(The following is my column from this week's Newton County News.)
The First Amendment is rightly prized by Americans and envied by those in other countries.
The five freedoms the First Amendment offers the American people are the cornerstone of our society.
We have the freedom of assembly, the freedom to petition our government with our grievances and the freedom of the press.
The other two freedoms offered in the opener to the Bill of Rights are the center of an issue that at one time was covered by every newspaper and electronic media outlet in the United States, but since then has fallen off the map.
On Oct. 2, U. S. District Court Judge Fernando Gaitan denied a motion by Attorney General Jay Nixon and Governor Matt Blunt to lift a stay that is allowing members of the Westboro Church of God to picket servicemen’s funerals as they wait for their appeal of a new Missouri law preventing the practice.
It is a basic constitutional battle. Do the members of that far-out church have the right to freedom of speech and freedom to practice their religion even when it interferes with a dignified funeral ceremony honoring someone who gave his or her life for this nation?
In his decision, Judge Gaitan said the appeal by church member Shirley Phelps-Roper had not been resolved and that circumstances had not changed, leaving no reason to lift the stay.
The history of the case was outlined in a motion filed Sept. 2 in U. S. District Court for the Western District of Missouri:
"Phelps-Roper alleges that her religious beliefs dictate that 'homosexuality is the worst of all sins and indicative of the final reprobation of an individual.' "
“Because of this belief, the motion said, "Phelps-Roper and the WBC believe that "God is punishing American for the sin of homosexuality by killing Americans, including soldiers." WBC members regularly picket outside of public buildings, churches, parks, and funerals, including the funerals of individuals who have died while serving the United States in Iraq.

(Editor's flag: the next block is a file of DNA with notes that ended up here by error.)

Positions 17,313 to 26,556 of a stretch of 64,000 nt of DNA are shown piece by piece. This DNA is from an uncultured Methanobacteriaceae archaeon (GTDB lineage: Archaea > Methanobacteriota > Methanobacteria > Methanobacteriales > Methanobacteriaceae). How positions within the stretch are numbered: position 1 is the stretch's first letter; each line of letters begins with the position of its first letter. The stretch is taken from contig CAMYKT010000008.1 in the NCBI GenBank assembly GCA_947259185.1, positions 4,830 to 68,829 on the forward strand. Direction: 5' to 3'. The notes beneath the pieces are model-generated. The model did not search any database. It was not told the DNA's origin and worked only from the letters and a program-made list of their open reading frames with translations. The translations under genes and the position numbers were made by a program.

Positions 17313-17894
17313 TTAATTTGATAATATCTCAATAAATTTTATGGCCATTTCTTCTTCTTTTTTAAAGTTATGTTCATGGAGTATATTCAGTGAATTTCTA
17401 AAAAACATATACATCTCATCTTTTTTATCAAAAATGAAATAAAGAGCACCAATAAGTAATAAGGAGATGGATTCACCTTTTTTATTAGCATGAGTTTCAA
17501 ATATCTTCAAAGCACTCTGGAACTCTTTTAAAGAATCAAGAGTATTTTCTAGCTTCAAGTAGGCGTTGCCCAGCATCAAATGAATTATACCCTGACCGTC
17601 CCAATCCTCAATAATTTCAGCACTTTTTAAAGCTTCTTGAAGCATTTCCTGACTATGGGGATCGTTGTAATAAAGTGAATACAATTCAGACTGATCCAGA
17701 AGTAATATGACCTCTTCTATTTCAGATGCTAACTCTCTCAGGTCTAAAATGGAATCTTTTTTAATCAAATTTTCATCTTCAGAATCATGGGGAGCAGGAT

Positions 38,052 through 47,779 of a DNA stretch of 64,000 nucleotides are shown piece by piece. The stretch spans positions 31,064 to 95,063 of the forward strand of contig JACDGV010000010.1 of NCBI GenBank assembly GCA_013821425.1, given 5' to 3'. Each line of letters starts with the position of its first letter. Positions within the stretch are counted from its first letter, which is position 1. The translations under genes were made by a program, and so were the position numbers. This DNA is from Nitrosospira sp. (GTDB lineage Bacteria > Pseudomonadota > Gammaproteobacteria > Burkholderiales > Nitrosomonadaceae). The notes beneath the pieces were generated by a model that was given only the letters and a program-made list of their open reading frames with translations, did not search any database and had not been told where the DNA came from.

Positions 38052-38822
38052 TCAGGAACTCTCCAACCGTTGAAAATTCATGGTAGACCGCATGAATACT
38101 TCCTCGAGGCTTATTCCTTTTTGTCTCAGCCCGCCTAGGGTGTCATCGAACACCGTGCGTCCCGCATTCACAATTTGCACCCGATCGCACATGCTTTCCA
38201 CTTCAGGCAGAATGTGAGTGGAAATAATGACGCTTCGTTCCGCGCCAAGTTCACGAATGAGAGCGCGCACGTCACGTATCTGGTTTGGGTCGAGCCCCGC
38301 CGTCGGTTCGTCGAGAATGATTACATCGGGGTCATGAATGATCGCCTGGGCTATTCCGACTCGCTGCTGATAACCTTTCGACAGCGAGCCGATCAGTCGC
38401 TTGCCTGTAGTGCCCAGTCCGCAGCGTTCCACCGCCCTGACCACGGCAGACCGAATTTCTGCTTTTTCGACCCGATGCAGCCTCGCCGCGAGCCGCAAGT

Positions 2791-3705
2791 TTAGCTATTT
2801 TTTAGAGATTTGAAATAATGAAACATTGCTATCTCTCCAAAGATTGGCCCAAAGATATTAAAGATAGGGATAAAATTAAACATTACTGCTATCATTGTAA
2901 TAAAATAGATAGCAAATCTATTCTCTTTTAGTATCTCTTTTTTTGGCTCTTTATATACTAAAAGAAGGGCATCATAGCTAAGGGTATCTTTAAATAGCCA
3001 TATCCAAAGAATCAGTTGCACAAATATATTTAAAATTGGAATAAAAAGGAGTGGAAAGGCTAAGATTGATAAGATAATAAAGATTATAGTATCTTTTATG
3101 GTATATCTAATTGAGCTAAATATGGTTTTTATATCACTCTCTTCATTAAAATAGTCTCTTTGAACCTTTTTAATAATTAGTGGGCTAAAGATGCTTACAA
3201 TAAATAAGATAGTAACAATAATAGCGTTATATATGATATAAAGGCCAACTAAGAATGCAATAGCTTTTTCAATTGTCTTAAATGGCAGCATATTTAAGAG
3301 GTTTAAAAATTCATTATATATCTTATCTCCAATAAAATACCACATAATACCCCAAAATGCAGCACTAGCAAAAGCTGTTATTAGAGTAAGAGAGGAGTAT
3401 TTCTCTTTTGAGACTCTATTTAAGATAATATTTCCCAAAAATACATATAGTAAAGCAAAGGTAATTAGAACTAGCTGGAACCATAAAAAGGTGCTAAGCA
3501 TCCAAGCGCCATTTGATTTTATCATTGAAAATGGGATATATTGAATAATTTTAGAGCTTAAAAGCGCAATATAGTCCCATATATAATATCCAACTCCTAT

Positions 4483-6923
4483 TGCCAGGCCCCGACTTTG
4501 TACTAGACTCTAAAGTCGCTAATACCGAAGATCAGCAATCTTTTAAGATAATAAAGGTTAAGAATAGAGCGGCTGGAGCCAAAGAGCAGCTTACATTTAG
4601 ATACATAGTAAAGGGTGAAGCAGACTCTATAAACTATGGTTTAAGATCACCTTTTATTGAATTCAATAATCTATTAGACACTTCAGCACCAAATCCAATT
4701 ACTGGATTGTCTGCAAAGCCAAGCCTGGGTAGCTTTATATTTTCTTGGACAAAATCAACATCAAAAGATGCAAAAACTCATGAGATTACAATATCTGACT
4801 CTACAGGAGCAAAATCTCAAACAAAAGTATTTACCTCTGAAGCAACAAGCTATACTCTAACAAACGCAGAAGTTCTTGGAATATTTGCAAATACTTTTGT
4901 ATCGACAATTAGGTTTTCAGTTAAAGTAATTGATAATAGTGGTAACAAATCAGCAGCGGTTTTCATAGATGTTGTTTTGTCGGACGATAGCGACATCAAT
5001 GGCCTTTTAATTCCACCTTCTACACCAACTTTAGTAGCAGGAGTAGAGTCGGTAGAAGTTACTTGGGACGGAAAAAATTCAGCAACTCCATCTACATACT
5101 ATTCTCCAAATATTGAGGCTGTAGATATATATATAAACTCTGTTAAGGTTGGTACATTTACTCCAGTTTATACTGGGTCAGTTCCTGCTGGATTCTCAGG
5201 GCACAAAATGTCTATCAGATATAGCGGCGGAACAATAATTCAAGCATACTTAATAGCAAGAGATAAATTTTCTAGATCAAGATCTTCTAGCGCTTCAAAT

“On Jan. 26, 2007, the court ruled against Ms. Phelps-Roper, but she filed an appeal and the stay was issued in February 2007 and has been in place since that time.
“The Eighth District Court of Appeals overruled the district court Dec. 19, 2007, saying the case should be reopened since there was a chance that Ms. Phelps-Roper could prevail, though the decision was careful to say it was not commenting on the Missouri law's constitutionality.”
I am always inclined to go along with the opinion of the late Supreme Court Justice Hugo Black, who believed the freedoms offered by the First Amendment should be absolute, but people have the right to bury their loved ones without having a solemn ceremony marred by the acts of a fringe church.
If the minister at the Westboro Church of God truly believes what he is saying, then let him say it at his church; let him say it at a public forum, let him get the proper permits and hold a parade or a rally- but do not let him and his clueless followers infringe on the final farewells to those who have given their lives for this country.
That is not a proper application of the First Amendment…that is a tragedy.